The dreaded time change is almost here.
This weekend, clocks will fall back one hour across Canada, putting an end to Daylight Saving Time for another year (which will resume in 2023 on Sunday, March 12).
This Sunday, Nov. 6, clocks will fall back one hour, meaning that the sun will be out earlier in the morning and the days will get darker sooner.
Daylight saving is a controversial tradition that, despite having roots as an energy-conservation initiative in the First World War, is still in practice today.
And while many Canadians are thankful for an extra hour of sleep, Daylight Saving Time has been shown to negatively impact our health, particularly when we lose an hour every spring.
It can be challenging to get back into the swing of things after the clocks roll back an hour, so Yahoo Canada chatted with sleep consultant Amanda Jewson to get the lowdown on why Daylight Saving Time hits us so hard — and what to do about it.
Why does Daylight Saving Time ending affect us so much?
Your body experiences the time change almost like jet lag, so when your internal clock suddenly doesn't line up, the misalignment can be a real problem.
And even though many Canadians see the fall time change as an opportunity for an extra hour of sleep, they might actually stay up later or change their routine, paradoxically causing less sleep.
“It feels so inconsequential just one hour, but when we look at the data, being sleep deprived has some pretty significant effects,” says Jewson.
“It increases risks of depression and anxiety. Your ability to complete whole tasks and your ability to concentrate, your mood, your appetite, it’s all affected by how much or how little you’re sleeping. To take away a whole hour is a pretty significant thing.”
Start prepping early
While “falling back” can be a great way to sneak in an extra hour of sleep, the end of Daylight Saving Time can affect circadian rhythm and people may still struggle to adjust to their usual wake-up times.
In order to make the most of the November time change, try to go to sleep at your usual bedtime on Saturday night before the fall back occurs.
You can also wait to adjust your clocks until right before you fall asleep and set your alarm for your usual wake-up time on Sunday morning.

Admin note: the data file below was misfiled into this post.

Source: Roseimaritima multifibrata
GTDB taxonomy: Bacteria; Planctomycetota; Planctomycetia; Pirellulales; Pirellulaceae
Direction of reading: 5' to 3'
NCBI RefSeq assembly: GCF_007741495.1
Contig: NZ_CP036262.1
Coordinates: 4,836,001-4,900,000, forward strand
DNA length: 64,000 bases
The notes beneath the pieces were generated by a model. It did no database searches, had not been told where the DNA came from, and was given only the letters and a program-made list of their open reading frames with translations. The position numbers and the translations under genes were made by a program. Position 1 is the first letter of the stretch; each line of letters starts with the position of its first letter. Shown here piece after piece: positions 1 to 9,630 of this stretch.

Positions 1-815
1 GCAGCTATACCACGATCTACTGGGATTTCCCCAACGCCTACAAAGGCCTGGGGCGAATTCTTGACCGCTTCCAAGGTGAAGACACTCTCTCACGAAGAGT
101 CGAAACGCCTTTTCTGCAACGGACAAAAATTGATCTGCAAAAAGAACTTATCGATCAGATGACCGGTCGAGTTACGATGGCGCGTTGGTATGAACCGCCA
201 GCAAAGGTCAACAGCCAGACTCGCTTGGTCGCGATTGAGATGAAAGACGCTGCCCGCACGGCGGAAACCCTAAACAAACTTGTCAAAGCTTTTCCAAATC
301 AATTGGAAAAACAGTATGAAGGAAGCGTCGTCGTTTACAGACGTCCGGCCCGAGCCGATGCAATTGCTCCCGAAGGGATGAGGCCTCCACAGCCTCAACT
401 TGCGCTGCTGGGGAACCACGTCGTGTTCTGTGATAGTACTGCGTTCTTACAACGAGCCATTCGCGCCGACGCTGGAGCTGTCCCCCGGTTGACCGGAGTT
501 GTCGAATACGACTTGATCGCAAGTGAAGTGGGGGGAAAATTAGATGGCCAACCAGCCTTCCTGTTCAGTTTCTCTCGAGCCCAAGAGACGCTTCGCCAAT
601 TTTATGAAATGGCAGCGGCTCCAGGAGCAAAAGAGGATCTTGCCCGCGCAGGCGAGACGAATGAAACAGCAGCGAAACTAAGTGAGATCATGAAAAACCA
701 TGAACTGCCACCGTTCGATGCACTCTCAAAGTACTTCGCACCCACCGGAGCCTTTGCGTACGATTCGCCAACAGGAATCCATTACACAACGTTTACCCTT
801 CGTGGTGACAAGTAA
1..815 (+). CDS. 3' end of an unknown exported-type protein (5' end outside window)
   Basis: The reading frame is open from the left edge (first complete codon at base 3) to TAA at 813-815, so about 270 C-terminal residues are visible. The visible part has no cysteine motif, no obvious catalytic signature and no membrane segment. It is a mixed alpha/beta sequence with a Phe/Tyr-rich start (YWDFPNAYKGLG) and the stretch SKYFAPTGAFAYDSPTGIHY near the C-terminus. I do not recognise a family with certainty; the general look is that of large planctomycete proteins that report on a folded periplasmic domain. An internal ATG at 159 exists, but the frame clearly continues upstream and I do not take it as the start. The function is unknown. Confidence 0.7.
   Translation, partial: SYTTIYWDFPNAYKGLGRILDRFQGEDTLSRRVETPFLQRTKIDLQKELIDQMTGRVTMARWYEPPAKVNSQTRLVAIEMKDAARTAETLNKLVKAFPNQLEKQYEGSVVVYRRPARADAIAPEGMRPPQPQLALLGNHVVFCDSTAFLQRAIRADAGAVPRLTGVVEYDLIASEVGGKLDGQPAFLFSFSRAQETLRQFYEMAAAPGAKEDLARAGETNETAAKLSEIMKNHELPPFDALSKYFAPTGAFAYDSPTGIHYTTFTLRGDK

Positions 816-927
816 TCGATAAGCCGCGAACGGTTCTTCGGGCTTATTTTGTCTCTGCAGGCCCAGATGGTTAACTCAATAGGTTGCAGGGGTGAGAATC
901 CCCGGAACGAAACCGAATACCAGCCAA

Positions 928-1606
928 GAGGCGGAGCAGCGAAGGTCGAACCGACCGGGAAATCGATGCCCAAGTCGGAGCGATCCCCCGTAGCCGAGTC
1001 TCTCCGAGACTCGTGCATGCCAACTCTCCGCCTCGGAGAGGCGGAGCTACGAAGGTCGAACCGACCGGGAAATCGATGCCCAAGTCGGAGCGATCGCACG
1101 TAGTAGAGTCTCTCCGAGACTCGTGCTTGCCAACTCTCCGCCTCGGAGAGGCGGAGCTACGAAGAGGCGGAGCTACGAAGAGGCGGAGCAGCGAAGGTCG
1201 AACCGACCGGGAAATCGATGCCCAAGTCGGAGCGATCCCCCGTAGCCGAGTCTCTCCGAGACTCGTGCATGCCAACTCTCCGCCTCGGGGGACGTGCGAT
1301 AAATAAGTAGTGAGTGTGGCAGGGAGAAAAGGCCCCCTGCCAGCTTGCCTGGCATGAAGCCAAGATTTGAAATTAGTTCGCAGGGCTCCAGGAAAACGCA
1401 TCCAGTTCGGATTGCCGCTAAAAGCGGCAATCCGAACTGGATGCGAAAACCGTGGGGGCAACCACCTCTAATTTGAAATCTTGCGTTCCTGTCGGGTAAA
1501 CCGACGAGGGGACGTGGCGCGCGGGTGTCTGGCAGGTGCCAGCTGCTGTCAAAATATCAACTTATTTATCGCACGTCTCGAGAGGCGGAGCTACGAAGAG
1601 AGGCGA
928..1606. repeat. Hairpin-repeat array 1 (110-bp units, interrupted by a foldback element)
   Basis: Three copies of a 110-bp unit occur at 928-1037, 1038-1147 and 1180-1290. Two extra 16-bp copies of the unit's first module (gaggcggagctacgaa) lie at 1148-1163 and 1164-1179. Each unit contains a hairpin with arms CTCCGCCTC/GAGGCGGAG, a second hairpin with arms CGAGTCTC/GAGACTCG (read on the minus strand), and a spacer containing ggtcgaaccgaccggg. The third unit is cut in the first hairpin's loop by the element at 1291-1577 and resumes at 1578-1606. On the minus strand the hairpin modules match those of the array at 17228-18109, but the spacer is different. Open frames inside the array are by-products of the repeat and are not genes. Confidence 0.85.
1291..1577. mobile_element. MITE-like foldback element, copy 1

Make the most of your bedtime routine
In addition to going to bed at your usual time, Jewson recommends setting a consistent nighttime routine to help promote sleep.
“You want to avoid screens before bed since blue light does affect the amount of melatonin (sleep hormone) you produce at night,” she noted. “Our bodies like to sleep at lower temperatures, so things like taking a bath help [move] yourself in the right direction.”
Relaxing activities like meditation, stretching and yoga can also start the process of readying the body for bed, helping you fall asleep more easily.
If you’re looking for more of Amanda’s top sleep picks, read on for some of her favourite items for a restful sleep.
“There’s tons of apps that you can download that take you through a body scan or a nice little sleep meditation so you can have a better rest or if you’re having trouble falling asleep.”
“It seems really basic, but investing in really quality sleep products like a good bed, good sheets and comforters, really [does] make a difference.”
“Whether you’re a side sleeper, a back sleeper, a tummy sleeper - you want a pillow with the right amount of support for your position.”
“[My husband and I] have an Endy bed actually, and my husband is very picky. He said this is probably the best bed we have ever slept on.”